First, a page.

Stop the tracee at the completion of the  next  vfork(2).
                 A  waitpid(2)  by  the  tracer will return a status value
                 such that

                   status>>8 == (SIGTRAP | (PTRACE_EVENT_VFORK_DONE<<8))

                 The PID of the new process can (since  Linux  2.6.18)  be
                 retrieved with PTRACE_GETEVENTMSG.

          PTRACE_O_TRACESECCOMP (since Linux 3.5)
                 Stop  the tracee when a seccomp(2) SECCOMP_RET_TRACE rule
                 is triggered.  A waitpid(2) by the tracer will  return  a
                 status value such that

                   status>>8 == (SIGTRAP | (PTRACE_EVENT_SECCOMP<<8))

                 While this triggers a PTRACE_EVENT stop, it is similar to
                 a syscall-enter-stop.   For  details,  see  the  note  on
                 PTRACE_EVENT_SECCOMP  below.   The  seccomp event message
                 data (from the SECCOMP_RET_DATA portion  of  the  seccomp
                 filter rule) can be retrieved with PTRACE_GETEVENTMSG.

          PTRACE_O_SUSPEND_SECCOMP (since Linux 4.3)
                 Suspend  the  tracee's seccomp protections.  This applies
                 regardless of mode, and can be used when the  tracee  has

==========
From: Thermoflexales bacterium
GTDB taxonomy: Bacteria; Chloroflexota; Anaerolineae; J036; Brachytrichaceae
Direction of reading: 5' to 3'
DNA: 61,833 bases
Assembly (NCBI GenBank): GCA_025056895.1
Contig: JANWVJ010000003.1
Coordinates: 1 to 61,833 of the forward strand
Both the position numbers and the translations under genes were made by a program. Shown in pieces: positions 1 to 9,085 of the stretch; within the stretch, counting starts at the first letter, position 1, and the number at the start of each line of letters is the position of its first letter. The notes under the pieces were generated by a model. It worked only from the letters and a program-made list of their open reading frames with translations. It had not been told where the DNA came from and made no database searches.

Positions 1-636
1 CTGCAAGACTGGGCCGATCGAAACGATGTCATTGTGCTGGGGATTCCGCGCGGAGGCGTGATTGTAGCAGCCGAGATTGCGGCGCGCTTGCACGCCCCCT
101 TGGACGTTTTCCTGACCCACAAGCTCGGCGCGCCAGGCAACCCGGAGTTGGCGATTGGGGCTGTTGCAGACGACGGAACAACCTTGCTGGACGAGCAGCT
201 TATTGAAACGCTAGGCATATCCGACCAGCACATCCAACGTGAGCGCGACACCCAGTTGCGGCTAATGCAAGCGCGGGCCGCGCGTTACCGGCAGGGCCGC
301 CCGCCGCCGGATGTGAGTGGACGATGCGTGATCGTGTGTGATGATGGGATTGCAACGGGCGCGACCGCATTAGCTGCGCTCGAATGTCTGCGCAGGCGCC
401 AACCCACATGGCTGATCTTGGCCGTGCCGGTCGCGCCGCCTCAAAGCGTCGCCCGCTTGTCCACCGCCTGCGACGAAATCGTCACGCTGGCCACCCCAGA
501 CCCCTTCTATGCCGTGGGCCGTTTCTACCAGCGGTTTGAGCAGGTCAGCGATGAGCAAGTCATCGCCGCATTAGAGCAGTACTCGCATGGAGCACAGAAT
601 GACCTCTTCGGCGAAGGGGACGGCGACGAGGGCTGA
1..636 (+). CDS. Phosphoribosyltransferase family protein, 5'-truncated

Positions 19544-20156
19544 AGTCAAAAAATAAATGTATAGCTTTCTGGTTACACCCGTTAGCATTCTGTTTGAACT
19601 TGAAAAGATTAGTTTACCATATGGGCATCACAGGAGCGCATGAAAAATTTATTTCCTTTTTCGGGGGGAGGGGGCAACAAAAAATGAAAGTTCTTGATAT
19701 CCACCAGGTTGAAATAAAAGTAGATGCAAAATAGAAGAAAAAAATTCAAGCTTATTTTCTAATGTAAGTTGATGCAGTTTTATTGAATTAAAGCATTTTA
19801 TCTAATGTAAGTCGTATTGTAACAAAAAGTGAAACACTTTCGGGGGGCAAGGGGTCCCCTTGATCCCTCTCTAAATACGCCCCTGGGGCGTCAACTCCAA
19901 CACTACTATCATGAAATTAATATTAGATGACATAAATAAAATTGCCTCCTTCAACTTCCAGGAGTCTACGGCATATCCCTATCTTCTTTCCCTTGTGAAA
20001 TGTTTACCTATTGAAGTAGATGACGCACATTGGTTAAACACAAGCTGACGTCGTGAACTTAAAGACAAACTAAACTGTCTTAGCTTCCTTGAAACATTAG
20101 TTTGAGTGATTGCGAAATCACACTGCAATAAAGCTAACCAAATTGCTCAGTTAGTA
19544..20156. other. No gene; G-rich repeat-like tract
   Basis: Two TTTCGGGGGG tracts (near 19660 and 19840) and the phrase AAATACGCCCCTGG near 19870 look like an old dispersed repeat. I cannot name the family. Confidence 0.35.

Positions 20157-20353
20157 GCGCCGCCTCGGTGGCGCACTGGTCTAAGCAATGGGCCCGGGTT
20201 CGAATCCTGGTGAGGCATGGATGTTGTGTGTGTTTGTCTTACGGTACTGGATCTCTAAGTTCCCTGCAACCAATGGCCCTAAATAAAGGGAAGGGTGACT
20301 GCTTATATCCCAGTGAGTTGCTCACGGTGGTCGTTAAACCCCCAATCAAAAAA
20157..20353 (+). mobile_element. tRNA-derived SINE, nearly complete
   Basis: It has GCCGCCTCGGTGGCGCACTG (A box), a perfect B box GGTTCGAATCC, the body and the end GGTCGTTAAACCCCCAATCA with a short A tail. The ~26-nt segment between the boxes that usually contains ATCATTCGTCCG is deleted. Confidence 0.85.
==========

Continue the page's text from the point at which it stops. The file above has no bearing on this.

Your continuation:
not  yet installed seccomp filters.  That is, a valid use
                 case is to suspend a tracee's seccomp protections  before
                 they  are installed by the tracee, let the tracee install
                 the filters, and then clear this flag  when  the  filters
                 should be resumed.  Setting this option requires that the
                 tracer have the CAP_SYS_ADMIN capability,  not  have  any
                 seccomp    protections    installed,    and    not   have
                 PTRACE_O_SUSPEND_SECCOMP set on itself.

   PTRACE_GETEVENTMSG (since Linux 2.5.46)
          Retrieve a message (as an unsigned long) about the ptrace  event
          that  just  happened,  placing  it  at  the  address data in the
          tracer.   For  PTRACE_EVENT_EXIT,  this  is  the  tracee's  exit
          status.       For     PTRACE_EVENT_FORK,     PTRACE_EVENT_VFORK,
          of  the  new  process.   For  PTRACE_EVENT_SECCOMP,  this is the
          seccomp(2)  filter's  SECCOMP_RET_DATA   associated   with   the
          triggered rule.  (addr is ignored.)

          Restart  the  stopped tracee process.  If data is nonzero, it is
          interpreted as the number of a signal to  be  delivered  to  the
          tracee;  otherwise,  no signal is delivered.  Thus, for example,
          the tracer can control whether a signal sent to  the  tracee  is